On the government front, some recent policy decisions are expected to ratchet up domestic production levels. Recent decisions such as levying oil cess on an ad valorem basis (instead of the fixed Rs 4,500 per mt), and providing marketing and pricing freedom for the 28 high pressure high temperature/deepwater discoveries are likely to incentivise investments in oil and gas production.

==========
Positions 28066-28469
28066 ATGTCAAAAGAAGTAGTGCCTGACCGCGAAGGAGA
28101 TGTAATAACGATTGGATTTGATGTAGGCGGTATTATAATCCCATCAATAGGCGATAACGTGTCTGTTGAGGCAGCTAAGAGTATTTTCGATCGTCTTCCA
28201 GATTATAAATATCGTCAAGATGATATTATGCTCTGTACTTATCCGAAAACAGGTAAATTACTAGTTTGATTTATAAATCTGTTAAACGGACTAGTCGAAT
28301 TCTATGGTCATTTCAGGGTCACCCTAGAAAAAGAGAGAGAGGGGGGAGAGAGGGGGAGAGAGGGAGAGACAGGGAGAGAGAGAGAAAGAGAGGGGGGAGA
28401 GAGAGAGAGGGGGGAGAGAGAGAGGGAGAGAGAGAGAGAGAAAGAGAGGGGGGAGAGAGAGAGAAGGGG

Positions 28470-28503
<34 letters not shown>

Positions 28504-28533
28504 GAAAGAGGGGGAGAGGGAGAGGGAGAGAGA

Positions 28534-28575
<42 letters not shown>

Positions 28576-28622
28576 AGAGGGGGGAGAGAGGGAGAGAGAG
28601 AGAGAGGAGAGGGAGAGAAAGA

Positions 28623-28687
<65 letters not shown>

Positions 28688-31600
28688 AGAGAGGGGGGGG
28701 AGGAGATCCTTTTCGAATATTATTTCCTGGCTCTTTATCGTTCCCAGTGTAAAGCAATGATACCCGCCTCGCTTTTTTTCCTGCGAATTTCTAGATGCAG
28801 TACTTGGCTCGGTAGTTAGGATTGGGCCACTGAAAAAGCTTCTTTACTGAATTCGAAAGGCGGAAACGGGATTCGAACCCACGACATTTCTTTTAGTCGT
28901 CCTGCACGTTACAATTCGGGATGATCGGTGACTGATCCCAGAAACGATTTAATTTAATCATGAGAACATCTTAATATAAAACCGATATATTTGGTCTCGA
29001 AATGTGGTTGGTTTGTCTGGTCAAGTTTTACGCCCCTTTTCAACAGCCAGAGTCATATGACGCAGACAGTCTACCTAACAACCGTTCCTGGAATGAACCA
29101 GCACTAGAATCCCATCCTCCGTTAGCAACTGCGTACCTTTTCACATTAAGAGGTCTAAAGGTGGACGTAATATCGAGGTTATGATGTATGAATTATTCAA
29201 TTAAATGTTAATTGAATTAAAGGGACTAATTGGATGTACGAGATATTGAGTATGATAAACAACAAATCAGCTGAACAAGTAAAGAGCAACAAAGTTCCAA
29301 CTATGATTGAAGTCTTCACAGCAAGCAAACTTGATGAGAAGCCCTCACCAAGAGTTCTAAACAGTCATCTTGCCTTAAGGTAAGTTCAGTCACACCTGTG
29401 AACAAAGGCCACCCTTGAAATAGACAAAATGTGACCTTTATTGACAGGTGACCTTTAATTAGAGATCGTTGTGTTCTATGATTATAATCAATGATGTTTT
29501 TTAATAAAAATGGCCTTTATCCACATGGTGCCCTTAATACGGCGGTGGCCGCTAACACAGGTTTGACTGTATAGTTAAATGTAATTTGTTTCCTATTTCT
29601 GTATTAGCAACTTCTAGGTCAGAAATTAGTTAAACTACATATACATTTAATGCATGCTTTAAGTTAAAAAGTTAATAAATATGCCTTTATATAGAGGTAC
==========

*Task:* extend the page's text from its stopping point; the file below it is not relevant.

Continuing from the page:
Besides, field redevelopment, development of marginal fields on the cluster concept, monetisation of small and marginal discoveries in onshore areas through service contracts or outsourcing, expeditious development of new discoveries, fast-track development of new and marginal fields, use of modern technology for maximising production from mature fields and enhancing well productivity, prioritisation of wells with high potential and drilling campaigns for non-associated gas are some ways to significantly enhance domestic hydrocarbon production in the long run.